2. The work space Transparency & Gamut The transparency settings determine how image transparency is represented on screen. For example, if a layer contains transparency and is viewed on its own with the background layer visibility switched off, the transparent areas are normally shown using a checkerboard pattern. The display preferences let you decide how the checkerboard grid size and colors are displayed. If you are working in RGB or Lab color mode and choose View > Gamut Warning, you will be alerted as to which colors are out of gamut. Photoshop represents these with a color overlay, which can be a solid or specified percentage color. Figure 6.4 The transparency display settings are editable. You have a choice of transparency display settings: none, small, medium or large grid pattern as well as a choice of different grid colors. Should you so desire to customize the interface. Units & Rulers Use this preference to set the Ruler measurement (inches or centimeters etc.) and type units used. The measurement units can also be changed via the Info palette submenu or by Control/right mouse-clicking a ruler to open the contextual menu. Double-click the ruler bar as a shortcut for opening this preference window. The New Document Preset Resolution options allow you to decide what pixel resolution should be the default for screen display or print output work when you select a Preset size from the File > New Document dialog. 131 Please purchase PDF Split-Merge on to remove this watermark.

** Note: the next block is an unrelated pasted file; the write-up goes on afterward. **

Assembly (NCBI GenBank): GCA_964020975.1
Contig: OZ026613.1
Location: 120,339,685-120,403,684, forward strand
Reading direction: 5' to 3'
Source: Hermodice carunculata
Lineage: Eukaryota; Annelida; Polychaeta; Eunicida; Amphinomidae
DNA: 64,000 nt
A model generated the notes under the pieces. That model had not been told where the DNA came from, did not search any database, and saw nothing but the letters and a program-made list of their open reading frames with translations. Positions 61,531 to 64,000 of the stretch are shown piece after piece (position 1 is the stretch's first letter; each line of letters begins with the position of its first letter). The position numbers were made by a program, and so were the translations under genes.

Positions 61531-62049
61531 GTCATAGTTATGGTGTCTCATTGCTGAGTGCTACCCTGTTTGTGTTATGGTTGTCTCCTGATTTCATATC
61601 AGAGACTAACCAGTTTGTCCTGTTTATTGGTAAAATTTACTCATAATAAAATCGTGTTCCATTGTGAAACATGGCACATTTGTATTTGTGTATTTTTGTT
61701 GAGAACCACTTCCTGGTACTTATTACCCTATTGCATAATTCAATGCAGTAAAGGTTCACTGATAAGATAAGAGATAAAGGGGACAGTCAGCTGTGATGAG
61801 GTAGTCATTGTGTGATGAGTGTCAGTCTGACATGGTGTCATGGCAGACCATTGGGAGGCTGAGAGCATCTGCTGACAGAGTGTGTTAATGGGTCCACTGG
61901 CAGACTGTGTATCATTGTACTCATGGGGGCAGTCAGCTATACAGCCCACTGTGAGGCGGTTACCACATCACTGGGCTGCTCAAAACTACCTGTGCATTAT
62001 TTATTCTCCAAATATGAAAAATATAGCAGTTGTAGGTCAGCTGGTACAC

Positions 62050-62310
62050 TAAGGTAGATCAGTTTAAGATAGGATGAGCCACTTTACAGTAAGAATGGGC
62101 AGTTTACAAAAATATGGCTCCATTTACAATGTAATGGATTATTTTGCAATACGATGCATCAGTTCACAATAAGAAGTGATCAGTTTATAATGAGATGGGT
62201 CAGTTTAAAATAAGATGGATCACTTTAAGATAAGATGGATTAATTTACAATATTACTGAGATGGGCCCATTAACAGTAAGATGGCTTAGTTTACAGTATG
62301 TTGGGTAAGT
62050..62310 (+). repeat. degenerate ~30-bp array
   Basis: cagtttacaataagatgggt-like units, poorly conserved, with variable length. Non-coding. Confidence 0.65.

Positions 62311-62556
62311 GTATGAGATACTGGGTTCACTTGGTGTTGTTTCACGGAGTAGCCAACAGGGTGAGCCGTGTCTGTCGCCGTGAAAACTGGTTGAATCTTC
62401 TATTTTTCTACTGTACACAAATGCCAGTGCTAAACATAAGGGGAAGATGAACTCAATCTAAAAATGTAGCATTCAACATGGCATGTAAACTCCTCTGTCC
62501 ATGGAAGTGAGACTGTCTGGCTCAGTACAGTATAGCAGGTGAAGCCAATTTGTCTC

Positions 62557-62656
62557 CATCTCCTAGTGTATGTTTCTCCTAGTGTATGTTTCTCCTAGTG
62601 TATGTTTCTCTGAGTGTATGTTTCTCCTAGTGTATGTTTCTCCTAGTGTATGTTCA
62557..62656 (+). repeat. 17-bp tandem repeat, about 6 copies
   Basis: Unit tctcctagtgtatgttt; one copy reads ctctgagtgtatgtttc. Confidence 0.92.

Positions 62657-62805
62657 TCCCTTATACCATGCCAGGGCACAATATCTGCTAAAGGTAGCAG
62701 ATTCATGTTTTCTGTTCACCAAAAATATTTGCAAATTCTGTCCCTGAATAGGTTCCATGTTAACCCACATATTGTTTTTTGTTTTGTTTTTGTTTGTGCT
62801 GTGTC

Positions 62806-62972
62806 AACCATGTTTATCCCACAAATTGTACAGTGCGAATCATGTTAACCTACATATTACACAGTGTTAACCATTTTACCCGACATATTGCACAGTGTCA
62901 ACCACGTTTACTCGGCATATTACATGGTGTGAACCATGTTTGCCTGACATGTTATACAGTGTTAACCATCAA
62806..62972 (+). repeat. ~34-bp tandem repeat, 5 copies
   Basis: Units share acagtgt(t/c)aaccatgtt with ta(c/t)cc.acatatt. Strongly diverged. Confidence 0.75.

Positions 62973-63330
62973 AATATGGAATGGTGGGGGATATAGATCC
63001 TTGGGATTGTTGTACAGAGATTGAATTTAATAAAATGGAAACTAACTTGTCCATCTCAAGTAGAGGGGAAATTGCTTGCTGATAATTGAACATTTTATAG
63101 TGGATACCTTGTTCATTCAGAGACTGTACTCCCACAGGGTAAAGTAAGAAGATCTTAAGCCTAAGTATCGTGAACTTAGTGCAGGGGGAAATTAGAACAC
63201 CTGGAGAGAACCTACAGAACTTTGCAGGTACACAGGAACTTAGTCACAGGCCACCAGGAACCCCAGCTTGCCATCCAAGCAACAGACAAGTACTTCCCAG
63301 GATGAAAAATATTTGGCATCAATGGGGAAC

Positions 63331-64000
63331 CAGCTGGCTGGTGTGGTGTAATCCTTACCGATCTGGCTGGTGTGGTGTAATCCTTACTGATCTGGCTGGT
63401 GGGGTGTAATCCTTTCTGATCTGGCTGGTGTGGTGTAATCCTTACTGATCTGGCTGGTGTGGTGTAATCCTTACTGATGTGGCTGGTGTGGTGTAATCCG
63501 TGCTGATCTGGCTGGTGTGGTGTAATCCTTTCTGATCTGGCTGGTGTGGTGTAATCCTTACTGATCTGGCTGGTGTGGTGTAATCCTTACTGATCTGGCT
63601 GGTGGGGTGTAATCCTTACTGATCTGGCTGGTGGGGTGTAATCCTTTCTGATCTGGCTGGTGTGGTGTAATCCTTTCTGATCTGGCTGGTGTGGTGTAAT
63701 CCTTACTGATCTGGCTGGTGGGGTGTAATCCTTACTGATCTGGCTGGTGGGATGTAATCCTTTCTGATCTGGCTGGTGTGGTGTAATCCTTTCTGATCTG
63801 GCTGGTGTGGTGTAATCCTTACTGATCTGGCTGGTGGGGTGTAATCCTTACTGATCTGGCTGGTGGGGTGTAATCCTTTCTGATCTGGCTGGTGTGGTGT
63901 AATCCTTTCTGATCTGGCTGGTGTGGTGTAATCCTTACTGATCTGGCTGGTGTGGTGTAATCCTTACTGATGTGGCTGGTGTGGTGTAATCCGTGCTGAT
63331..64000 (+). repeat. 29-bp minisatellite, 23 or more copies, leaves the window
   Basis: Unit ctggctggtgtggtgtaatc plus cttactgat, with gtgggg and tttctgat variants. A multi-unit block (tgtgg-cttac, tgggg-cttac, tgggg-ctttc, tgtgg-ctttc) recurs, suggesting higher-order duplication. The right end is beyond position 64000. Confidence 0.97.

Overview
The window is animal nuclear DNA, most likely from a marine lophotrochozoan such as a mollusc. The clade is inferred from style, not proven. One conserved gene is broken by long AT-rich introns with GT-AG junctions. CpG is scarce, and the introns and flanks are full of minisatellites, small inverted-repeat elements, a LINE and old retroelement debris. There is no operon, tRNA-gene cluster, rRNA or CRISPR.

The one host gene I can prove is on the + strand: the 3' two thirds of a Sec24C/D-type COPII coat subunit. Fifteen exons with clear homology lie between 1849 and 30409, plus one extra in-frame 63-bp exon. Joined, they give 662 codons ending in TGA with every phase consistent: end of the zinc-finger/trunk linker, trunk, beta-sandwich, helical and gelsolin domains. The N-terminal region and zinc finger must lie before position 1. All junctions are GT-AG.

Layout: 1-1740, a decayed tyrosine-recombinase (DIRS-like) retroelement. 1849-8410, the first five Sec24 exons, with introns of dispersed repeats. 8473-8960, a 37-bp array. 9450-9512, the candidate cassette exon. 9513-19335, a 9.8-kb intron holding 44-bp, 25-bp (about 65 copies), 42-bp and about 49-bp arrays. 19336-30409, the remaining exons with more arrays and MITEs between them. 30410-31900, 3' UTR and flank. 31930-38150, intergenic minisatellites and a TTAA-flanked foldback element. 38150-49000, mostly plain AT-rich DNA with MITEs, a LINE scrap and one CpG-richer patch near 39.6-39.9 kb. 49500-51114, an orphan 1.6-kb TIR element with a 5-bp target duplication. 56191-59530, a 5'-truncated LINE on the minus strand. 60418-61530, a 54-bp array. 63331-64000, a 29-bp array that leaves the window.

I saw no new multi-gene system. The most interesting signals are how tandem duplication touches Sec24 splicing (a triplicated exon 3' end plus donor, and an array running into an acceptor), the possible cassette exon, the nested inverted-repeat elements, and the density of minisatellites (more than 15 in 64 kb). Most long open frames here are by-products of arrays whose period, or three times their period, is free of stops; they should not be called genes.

3. Adobe Photoshop 7.0 for Photographers Figure 6.5 Ruler units can be set in pixels, inches, cm, mm, points, picas or as a percentage.The percentage setting is ideal for recording Actions that you wish to apply proportionally at any image size. Guides, Grid & Slices There are a choice of colors and two line styles to choose from and you can custom- ize the grid appearance, such as the number of Grid subdivisions, to suit whatever project you are working on (the use of the Guides & Grid is discussed in one of the following sections). The Slice options include Line color style and whether the Slice numbers are displayed or not. Figure 6.6 The preference settings governing the appearance of the Guides, Grid & Slices. 132 Please purchase PDF Split-Merge on to remove this watermark.